Energizer Resources reports 'realistic' economics for Madagascar project

6th February 2015 By: Henry Lazenby - Creamer Media Deputy Editor: North America

Energizer Resources reports 'realistic' economics for Madagascar project

Molo graphite project, Madagascar
Photo by: Energizer Resources

TORONTO (miningweekly.com) – The positive results of a feasibility study (FS) on project developer Energizer Resources’ Molo graphite project, in Madagascar, have confirmed that the project will be economically viable using a mine design that is both conservative and realistic.

TSX-listed Energizer said on Thursday that the FS had placed an after-tax net present value, when applying a 10% discount rate, of $389.8-million on its 100%-owned project, while the internal rate of return was calculated at 31.2%.

“Completion of the feasibility study is a significant milestone along the development path of our Molo graphite project. It indicates [that] the project has attractive economics and that we have one of the lowest operating costs in the industry.

“Our graphite deposit is large enough to realise a very long mine life and the plant is scalable so we can quickly ramp up production, if so required. The plant will be able to produce a high-quality graphite concentrate, which can supply the entire spectrum of end-uses for natural graphite, including the foil and electric vehicle battery markets,” CEO Richard Schler advised.

The global graphite market was heating up in the wake of increased technological applications for the carbon allotrope, including US automobile maker Tesla’s construction of its upcoming GigaFactory battery plant, in Nevada, which was expected to double world graphite demand by 2022.

Prepared by independent consulting engineering firm DRA Projects, the FS considered a mine that would produce an average of 856 701 t/y of ore, which would be processed to produce an average of about 53 017 t/y of graphite concentrate starting in 2017, over the 26 year life-of-mine (LoM).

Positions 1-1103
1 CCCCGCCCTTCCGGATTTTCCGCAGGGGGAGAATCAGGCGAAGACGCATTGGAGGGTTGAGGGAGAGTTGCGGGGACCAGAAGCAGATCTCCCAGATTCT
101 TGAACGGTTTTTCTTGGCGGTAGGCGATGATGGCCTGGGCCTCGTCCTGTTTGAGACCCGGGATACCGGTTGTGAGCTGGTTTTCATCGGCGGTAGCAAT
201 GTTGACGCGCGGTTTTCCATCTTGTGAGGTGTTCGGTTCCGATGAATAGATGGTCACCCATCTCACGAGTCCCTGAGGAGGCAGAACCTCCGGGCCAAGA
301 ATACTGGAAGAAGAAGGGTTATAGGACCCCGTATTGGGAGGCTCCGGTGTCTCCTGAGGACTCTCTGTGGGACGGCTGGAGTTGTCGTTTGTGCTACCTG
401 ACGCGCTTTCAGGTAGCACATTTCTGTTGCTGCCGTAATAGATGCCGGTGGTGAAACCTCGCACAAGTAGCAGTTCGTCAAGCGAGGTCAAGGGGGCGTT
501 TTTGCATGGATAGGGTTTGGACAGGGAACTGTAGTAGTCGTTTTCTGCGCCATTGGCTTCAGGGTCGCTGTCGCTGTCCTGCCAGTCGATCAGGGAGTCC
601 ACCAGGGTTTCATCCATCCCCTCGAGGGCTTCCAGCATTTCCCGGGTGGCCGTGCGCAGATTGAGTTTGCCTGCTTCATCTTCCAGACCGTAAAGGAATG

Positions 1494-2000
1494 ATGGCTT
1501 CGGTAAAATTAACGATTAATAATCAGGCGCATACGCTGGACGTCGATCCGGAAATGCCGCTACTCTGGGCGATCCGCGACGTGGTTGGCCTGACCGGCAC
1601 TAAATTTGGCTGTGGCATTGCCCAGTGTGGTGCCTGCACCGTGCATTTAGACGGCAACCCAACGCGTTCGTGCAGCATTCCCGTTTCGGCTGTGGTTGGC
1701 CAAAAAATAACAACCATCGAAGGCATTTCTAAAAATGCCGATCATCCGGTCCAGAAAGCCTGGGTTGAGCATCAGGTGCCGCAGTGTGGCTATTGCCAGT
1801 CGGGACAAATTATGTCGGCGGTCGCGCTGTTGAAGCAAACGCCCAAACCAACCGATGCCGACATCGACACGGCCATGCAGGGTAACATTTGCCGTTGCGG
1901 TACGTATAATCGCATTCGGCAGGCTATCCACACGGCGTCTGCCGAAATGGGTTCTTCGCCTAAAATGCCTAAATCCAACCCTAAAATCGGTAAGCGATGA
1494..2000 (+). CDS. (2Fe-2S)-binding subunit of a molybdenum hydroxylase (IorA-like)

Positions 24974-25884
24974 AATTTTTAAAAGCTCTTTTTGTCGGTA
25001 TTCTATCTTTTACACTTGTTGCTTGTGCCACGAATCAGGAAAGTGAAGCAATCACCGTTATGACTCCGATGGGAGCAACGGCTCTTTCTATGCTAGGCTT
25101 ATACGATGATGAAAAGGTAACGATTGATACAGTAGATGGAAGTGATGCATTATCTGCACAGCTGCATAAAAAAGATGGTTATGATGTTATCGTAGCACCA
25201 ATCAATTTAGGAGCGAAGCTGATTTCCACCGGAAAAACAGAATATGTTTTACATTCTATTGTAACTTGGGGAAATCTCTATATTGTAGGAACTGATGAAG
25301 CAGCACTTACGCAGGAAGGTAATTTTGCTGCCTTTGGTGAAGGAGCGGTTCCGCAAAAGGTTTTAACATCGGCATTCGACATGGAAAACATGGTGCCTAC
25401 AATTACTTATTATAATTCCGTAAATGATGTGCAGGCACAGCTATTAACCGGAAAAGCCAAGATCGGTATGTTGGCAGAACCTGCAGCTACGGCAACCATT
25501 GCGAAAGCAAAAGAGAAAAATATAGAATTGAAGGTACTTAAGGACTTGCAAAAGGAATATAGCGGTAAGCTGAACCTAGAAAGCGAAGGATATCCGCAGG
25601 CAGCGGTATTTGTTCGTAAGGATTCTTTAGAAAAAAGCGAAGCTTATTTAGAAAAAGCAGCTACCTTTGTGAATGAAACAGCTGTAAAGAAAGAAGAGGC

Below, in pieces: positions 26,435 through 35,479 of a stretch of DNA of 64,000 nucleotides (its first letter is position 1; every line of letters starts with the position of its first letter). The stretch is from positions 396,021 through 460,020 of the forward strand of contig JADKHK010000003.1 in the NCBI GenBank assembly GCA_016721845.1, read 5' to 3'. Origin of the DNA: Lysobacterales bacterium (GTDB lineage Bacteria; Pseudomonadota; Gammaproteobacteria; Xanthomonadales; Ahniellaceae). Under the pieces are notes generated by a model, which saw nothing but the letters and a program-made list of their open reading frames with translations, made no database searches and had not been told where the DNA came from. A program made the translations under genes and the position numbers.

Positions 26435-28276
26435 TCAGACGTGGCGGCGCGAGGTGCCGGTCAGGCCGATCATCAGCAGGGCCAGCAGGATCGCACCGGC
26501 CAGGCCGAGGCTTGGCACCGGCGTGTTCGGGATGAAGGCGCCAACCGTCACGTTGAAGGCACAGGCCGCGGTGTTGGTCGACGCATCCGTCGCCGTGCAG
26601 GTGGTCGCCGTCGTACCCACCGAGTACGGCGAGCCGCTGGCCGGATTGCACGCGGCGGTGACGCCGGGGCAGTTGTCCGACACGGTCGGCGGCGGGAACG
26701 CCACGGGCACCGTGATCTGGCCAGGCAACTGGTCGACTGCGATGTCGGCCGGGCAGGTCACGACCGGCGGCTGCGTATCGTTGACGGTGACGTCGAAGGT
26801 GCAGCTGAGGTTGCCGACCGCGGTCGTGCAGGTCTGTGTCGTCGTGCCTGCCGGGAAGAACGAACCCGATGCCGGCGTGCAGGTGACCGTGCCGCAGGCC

The study also assumed that the $188.2-million mine would be funded on a 50% debt and 50% equity basis. Steady-state costs were expected in the third operational year onwards, with the difference being in additional expatriates on site during the first two years.

The Molo project had National Instrument 43-101-compliant proven reserves of 14.17-million tonnes, grading 7% graphitic carbon, and 8.37-million tonnes, grading 7.04% carbon, in the probable reserve category.

The project had measured resources of 23.62-million tonnes, grading 6.32% carbon, and 76.75-million tonnes, grading 6.25%, in the indicated category.

The Molo project would include the construction of an openpit mine, a processing plant with a capacity of 862 000 t/y of ore and all supporting infrastructure including water, fuel, power, tailings, buildings and permanent accommodation.

The mine would use four 2 MW diesel generators, with three running and one on standby, and water would be supplied from a well field that had been defined by drilling and geohydrological modelling.

The processing plant would consist of conventional crushing, milling and flotation circuits followed by concentrate filtering, drying and screening. The waste-heat generated by the power station would be used to dry the concentrate.

The tailings storage facility, in the form of a valley dam layout, would be about 1.5 km to the west of the process plant and would be designed to accommodate the run-of-mine tonnage for the LoM.